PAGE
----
Meso Traffic Modeling¶
The main difference between the mesoscopic and microscopic approach is the use of discrete events to simulate vehicle movements through the network rather than the simulation of discrete time steps. With this exception, most of the modules and concepts in Aimsun Next are shared between meso and microscopic simulation. For example, the vehicle entrance process, traffic demand data, network geometry, vehicle data, and control plan are common to both modes.
Vehicle Entrance Process¶
The traffic generation process determines the headway times for each vehicle. These headways are used to generate the vehicles that will enter using dynamic network loading. Vehicles enter into the network via origin centroids, where an origin centroid can be connected either to a section or to a node. The network structure for both situations is depicted in the screenshot below.
In both cases, vehicles enter virtual sections or turns and enter the real network when the node server considers that there is enough space in the network. All vehicles always enter the model through a virtual section or a virtual turn.
Modeling Vehicle Movement¶
Vehicle movement is divided into two models:
- Modeling vehicle movement in sections
- Modeling vehicle movement in nodes (Node Model)
- Modeling vehicle movement in turns
- Modeling vehicle movement from sections to turns
- Apply gap-acceptance model
- Apply lane-selection model
Network elements are those objects that are present in all networks. In Aimsun Next there are sections and turns that connect two sections, and nodes, which are containers of turns. In the mesoscopic network representation, nodes are interpreted as mesoscopic nodes in the mesoscopic network representation.
In Aimsun Next, vehicles are assumed to move through sections and turns, so sections and turns become vehicle containers. A direct consequence of this is that all nodes are considered to be non-yellow boxes. The capacity SectionCapacity, in terms of the number of vehicles that can be contained at any time in a section, is calculated by using the jam density parameter and the length of the section.
SectionCapacity = JamDensity * Length * NumberLanes
- JamDensity is the Jam Density parameter defined in road sections
- Length is the section length, considering 3D coordinates
- NumberLanes is the total number of lanes in a section, considering on- and off-ramps
The turn capacity TurnCapacity is calculated in a similar way:
TurnCapacity = JamDensity * Length * NumberLanes
- JamDensity is the Jam Density parameter of the origin section
- Length is the turn length, considering 3D coordinates
- NumberLanes is the total number of destination lanes
Car-following and lane-changing models are applied to calculate the section travel time. This is the earliest time a vehicle can reach the end of the section, taking into account the current status of the section (number of vehicles in the section). Modeling of vehicle movements on sections in the mesoscopic simulator is based on the work of Mahut (1999a, 1999b, 2001).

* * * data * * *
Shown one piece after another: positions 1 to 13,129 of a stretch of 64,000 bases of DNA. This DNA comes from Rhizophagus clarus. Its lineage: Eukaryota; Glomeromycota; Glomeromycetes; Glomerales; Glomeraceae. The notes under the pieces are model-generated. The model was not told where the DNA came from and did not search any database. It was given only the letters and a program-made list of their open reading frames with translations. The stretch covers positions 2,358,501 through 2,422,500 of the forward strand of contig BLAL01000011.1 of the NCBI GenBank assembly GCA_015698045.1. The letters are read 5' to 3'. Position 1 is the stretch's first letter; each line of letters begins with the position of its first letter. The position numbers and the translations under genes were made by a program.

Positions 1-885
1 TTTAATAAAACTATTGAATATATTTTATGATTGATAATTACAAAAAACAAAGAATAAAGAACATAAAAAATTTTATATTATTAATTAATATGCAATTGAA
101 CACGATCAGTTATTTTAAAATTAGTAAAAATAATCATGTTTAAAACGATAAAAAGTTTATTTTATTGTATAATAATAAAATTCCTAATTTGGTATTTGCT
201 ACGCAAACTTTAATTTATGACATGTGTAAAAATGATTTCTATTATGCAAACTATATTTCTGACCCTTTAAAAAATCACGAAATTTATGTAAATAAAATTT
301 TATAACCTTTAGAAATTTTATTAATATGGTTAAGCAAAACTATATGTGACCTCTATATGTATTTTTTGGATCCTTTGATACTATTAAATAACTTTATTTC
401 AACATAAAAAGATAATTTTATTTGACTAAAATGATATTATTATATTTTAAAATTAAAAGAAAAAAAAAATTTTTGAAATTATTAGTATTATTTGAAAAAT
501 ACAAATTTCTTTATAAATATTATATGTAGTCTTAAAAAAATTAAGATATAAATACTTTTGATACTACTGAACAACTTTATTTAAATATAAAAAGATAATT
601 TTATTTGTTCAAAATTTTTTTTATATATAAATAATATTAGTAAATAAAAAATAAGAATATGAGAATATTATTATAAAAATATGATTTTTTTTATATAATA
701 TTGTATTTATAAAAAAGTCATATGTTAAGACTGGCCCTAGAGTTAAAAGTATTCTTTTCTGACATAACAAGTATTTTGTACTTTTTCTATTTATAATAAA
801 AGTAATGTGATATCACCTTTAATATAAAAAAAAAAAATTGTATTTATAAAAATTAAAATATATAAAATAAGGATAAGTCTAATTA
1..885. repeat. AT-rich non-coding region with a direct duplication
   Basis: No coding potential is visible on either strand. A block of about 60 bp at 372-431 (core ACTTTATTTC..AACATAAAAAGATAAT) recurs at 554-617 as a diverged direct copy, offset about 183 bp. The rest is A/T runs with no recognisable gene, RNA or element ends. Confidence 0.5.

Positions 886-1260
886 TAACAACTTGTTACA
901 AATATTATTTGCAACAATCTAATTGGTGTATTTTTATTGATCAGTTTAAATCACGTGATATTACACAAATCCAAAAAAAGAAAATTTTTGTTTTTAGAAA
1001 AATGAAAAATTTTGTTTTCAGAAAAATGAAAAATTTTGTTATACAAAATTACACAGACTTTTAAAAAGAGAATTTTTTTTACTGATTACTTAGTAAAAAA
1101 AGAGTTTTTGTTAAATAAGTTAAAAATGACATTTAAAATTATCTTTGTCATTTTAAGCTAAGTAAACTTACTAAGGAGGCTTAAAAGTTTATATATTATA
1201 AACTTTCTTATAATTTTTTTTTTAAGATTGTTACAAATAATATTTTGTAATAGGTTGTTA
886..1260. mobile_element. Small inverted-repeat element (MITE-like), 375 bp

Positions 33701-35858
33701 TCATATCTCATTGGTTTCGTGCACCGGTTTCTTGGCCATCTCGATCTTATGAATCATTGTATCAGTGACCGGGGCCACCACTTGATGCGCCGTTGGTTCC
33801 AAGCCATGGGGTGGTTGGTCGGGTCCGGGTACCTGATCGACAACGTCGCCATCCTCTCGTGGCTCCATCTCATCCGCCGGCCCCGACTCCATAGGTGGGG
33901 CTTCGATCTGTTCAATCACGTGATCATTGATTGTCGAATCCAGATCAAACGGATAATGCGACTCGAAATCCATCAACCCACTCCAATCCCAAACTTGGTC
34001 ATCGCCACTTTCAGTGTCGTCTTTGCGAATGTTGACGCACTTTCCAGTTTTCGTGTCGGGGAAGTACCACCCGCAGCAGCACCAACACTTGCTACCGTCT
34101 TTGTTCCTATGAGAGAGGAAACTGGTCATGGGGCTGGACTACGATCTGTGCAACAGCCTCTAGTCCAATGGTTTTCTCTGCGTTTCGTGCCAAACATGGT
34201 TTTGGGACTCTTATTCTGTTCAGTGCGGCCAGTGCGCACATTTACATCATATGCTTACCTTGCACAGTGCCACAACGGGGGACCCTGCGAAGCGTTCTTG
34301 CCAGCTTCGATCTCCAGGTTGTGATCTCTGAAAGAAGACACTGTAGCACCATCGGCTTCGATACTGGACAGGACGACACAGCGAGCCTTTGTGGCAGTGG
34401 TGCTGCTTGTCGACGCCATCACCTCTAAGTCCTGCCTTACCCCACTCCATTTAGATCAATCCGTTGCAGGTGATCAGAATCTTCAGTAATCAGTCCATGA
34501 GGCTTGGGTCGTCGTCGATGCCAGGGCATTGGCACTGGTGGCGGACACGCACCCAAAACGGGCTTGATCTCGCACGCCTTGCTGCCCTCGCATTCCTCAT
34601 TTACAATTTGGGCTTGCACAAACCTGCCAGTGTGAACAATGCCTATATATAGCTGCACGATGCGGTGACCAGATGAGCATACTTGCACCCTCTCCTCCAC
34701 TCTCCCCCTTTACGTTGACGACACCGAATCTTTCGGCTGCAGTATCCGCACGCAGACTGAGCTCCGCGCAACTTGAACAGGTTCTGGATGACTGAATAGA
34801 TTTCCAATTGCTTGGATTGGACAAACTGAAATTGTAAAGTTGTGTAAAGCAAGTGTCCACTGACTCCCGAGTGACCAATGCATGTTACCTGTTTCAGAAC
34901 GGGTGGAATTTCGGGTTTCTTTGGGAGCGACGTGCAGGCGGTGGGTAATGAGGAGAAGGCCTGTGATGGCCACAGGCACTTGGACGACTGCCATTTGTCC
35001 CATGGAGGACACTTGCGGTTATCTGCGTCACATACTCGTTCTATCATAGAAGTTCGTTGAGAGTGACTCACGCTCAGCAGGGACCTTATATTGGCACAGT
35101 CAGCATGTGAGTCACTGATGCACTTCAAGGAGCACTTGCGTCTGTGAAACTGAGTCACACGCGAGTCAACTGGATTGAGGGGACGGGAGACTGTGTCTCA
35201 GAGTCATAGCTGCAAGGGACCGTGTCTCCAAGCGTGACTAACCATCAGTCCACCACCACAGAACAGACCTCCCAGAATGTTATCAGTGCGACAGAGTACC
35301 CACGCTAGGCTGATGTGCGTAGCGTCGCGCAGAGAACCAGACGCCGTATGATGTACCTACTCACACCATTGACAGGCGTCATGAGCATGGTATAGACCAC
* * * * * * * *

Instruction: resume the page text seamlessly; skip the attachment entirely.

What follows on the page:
The maximum capacity (veh/h) per lane can be calculated from three input parameters: speed, jam density, and reaction time. The speed is calculated using the vehicle's desired speed, the section speed limit,and the speed limit acceptance. The jam density is the jam density of the section and the reaction time is the reaction time of the vehicle, defined in the experiment, multiplied by the reaction-time factor.
Reaction Time Factor¶
The reaction-time factor can be set at both section and turn levels. The section reaction-time factor is used in the following situations:
- Meterings, when changing from red to green.
- Lane selection model to select the departure lane.
- Car-following model to calculate the intermediate section entrance times in the particular case of sections that are cut internally for the model calculations, for example when there are on/off-ramps or incidents.
- In the car-following model the reaction time of the vehicle leader is also used to calculate a minimum headway with this leader. In this calculation the section reaction-time factor is also applied.
- Queue stats, in order to calculate the queue statistics the vehicle reaction time is used to calculate the waiting time in queue. In this calculation the section reaction-time factor is applied.
The turn reaction-time factor is used in the following situations:
- Traffic lights, when changing from red to green.
- Car-following – when the vehicle is in the turn, the turn reaction-time factor is used to calculate the node-exit times of the other turns that have spatial conflict with the turn, and it's also used to calculate the entrance time when the vehicle is about to enter the next section.
Node Model ¶
The Aimsun Next mesoscopic simulator is based on a node model that moves vehicles from one section to the next section of their path. This model contains four classes of actions that are calculated in all nodes:
- Serving sections. This calculates the next vehicle to enter the node. This is done by applying the yield model and by using the section-exit times calculated by the car-following and lane-changing models. Once a vehicle has been identified as the next vehicle to enter the node (exit section), all posterior vehicle exit times affected by this vehicle are updated.
By doing this we ensure that all delays produced by downstream congestion are propagated to upstream vehicles. The mesoscopic simulation is event-based, so there is an event related to this action or network-state change. The event concerns the next vehicle to enter the node from any of its input sections. This event is called a "node event from section".